Six Native American men stood, one swinging a small brass bell, as they sang a prayer in an ancient language only a handful in the audience could understand.
“This land, it doesn’t know color,” said Armand Minthorn, Board of Trustees of the Confederated Tribes of the Umatilla Indian Reservation before he and the other five men began their prayerful song. “Our god doesn’t know color. All of us, one heart, one mind. Your ancestors and mine want us to be that way. So today, a big thank you that we can gather here to strengthen the direction that we’re all going with one another. And we can do that with prayer. So today, I’m asking you to pray how you’ve been taught. We will pray how we’ve been taught. One heart, one mind for a while you and I.”
As the men sing, an audience of about 100 bows their heads, listening to the ringing of the bell and the deep voices, calling out to them. The sounds might be unfamiliar to many of those who were on hand to dedicate a new display along the north shore of Clover Island on Friday morning, but it was a scene that likely played out regularly hundreds of years ago when the Umatilla, Cayuse, and other tribes lived on the land.
The area we know today as Clover Island had been know as the Gathering Place. It was an area lush with Tule reeds that would be gathered and used to build shelters.
Since 2010, the Port of Kennewick has worked with the Confederated Tribes to construct an artistic monument to honor the Tribal history of the region. The result, was a reflection pond featuring two bronze statues.
“It honors our ancestors through the elder lady, our future in the young man, the highly utilized plants that shelter and protect us, and of course water, the giver of life,” said Jeremy Wolf, Vice Chairman of the Confederated Tribes of the Umatilla Indian Reservation.
The statutes are the work of Joseph, Oregon artist Rodd Ambroson. The boy and the woman stand on the banks of a pond, each carrying some of the Tule reeds that have also been planted around the reflection area. The Gathering Place also features some interpretive signs to explain the historical significance of the area. Three story panels tell the Tribes’ history and culture, highlight current Tribal activities, and outline they way they are working to shape and secure the future of their people.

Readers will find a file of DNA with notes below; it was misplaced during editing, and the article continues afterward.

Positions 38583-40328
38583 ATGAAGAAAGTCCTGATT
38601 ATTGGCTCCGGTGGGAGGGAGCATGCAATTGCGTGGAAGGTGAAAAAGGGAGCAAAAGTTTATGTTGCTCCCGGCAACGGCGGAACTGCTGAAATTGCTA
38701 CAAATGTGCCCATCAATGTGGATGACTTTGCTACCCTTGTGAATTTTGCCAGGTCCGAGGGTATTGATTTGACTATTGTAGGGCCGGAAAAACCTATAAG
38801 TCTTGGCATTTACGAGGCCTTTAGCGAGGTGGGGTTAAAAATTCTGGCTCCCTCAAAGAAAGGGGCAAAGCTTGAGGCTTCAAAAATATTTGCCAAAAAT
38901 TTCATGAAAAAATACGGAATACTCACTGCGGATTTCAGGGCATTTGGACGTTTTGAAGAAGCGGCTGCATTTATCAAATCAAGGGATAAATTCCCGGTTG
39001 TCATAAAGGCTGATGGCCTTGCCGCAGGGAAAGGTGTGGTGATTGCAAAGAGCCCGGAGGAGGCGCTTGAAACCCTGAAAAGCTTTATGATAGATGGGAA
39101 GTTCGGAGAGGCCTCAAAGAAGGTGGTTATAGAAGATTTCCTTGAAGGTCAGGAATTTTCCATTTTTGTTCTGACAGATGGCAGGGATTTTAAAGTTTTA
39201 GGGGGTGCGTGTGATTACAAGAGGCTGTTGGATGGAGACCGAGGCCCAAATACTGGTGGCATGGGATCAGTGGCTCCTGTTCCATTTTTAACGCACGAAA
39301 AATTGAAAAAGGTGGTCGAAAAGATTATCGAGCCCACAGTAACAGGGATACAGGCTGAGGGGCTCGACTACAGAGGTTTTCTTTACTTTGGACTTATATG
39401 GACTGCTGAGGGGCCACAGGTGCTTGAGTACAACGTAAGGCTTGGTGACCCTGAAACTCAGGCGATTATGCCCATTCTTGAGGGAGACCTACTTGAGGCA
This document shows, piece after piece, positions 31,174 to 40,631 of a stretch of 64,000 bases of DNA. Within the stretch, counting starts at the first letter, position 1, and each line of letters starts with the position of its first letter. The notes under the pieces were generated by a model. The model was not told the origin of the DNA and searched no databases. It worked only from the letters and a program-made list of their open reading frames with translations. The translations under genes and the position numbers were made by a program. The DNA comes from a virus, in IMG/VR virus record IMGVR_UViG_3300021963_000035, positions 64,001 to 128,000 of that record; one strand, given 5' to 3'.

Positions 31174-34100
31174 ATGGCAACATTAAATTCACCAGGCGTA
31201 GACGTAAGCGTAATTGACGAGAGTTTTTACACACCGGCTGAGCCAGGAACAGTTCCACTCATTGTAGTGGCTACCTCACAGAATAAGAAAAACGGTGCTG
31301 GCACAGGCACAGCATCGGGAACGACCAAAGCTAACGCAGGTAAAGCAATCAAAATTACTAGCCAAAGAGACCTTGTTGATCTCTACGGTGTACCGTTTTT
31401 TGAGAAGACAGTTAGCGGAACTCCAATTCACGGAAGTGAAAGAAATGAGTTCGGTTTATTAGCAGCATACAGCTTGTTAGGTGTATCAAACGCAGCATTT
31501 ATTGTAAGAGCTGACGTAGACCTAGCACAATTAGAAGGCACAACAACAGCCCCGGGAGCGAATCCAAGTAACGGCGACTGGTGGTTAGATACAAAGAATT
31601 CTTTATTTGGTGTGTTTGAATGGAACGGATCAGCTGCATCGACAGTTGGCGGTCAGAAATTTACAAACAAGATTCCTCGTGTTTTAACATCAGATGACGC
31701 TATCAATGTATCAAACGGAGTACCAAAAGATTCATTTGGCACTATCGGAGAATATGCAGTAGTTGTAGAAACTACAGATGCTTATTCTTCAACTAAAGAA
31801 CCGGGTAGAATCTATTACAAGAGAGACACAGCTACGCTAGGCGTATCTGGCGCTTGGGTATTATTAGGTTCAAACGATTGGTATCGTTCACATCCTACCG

A fourth panel tells the story of the Tule reeds and the role the plants have played in culture of Native peoples and their daily lives.
The Gathering Place memorializes an important element of the Tribal history, along with sharing the history of the land. However, the artwork also serves a role in helping to make Clover Island and downtown Kennewick a destination for visitors.
The Port of Kennewick has been working to make improvements to the waterfront area in an effort to make it a destination for tourists. The plan is to connect the downtown Kennewick area to the waterfront between the Blue Bridge and Cable Bridge. Port of Kennewick Art Liaison, Barb Carter, says art can play a key role in that effort.
“Art can transform a nondescript place into a special one that attracts visitors and locals alike to share the experience and share the local artwork,” Carter told the audience during Friday’s ceremony. “The Port’s investment in the public art improvements have already shown a great financial dividend and exciting results. People of all ages and interests come here to walk the boardwalk, pose with the artwork, and some even get married at the lighthouse.” Carter says existing businesses have taken advantage of the increase in visitors and have made private investments, updating facilities and hiring more staff. “They realize that visitors coming to enjoy the artwork and ambiance of the riverfront actually stayed to eat and drink and hang out.”
The recent shoreline improvements made in conjunction with the development of the Gathering Place, which includes an extended public pathway along the shoreline, means the Port of Kennewick has more land available for commercial mixed-use development on the waterfront.